By Carolyn Thompson
GENESEO, N.Y.: The next time the American military transport plane known as Whiskey 7 drops its paratroopers over Normandy, France, it will be for a commemoration instead of an invasion.
Seventy years after taking part in D-Day, the plane now housed at the National Warplane Museum in western New York is being prepared to re-create its role in the mission, when it dropped troops behind enemy lines under German fire.
At the invitation of the French government, the restored Douglas C-47 will fly in for 70th-anniversary festivities and again release paratroopers over the original jump zone at Sainte-Mere-Eglise.
“There are very few of these planes still flying, and this plane was very significant on D-Day,” said Erin Vitale, chairwoman of the Return to Normandy Project. “It dropped people that were some of the first into Sainte-Mere-Eglise and liberated that town.”
Museum officials say the twin-prop Whiskey 7, so named because of its W-7 squadron marking, is one of several C-47s scheduled to be part of the D-Day anniversary, with jumpers made up of active and retired military personnel. But it is believed to be the only one flying from the United States.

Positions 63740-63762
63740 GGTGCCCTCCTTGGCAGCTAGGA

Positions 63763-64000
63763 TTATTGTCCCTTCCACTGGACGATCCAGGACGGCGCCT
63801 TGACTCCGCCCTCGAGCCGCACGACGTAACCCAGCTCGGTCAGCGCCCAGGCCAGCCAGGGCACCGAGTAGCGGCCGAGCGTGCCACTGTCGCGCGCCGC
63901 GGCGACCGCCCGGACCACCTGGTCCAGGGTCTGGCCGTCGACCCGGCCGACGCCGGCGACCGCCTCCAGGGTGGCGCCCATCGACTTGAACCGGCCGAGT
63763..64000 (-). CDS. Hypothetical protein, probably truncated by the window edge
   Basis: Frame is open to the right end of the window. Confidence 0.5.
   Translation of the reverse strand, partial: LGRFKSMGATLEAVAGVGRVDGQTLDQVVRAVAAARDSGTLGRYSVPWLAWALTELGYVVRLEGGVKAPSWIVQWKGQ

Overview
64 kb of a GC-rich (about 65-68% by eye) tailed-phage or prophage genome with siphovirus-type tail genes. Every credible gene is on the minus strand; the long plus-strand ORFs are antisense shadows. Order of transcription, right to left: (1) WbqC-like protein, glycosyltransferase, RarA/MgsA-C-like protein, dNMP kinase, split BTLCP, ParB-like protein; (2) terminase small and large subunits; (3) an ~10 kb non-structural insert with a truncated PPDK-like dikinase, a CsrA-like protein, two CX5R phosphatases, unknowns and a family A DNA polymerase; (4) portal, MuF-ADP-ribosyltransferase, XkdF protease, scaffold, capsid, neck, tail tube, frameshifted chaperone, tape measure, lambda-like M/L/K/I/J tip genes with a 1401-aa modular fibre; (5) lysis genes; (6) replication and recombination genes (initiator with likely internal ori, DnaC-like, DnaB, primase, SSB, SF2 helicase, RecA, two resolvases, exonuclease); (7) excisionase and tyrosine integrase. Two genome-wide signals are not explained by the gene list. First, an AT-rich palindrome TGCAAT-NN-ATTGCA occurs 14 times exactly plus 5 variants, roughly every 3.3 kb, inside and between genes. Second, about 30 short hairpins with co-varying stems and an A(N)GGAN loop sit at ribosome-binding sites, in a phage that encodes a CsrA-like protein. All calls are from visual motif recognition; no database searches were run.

The plane will fly to France by way of Labrador, Greenland, Iceland, Scotland and Germany, each leg 5½ to 7 hours. Vitale compared it to trying to drive a 70-year-old car across the country without a breakdown. “It’s going to be a huge challenge.”
Among the 21 men it carried in 1944 was 20-year-old Leslie Palmer Cruise Jr., who also will make the return trip to France, his fifth, and be reunited with the craft — once it’s on the ground. He is flying commercially from his Horsham, Pa., home outside Philadelphia.
“With me, it’s almost, sometimes, like yesterday,” Cruise, now 89, said by phone, recalling his first combat mission. “It really never leaves you.”
Although the C-47 looks much the same today as it did on June 6, 1944, it looked very different when it arrived at the museum as a donation eight years ago. It had been converted to a corporate passenger plane.
“We had to take an executive interior out,” said the museum’s president, W. Austin Wadsworth. “It had a dry bar, lounge seats, a table with a nice map of the Bahamas in there. It was beautiful.”
The museum’s restoration of the historic plane to its original condition has been a roughly $180,000 project so far. Most of the money went toward two rebuilt engines and the rest to parts, equipment and service. The museum is trying to raise a total of $250,000 for the restoration and return to Normandy.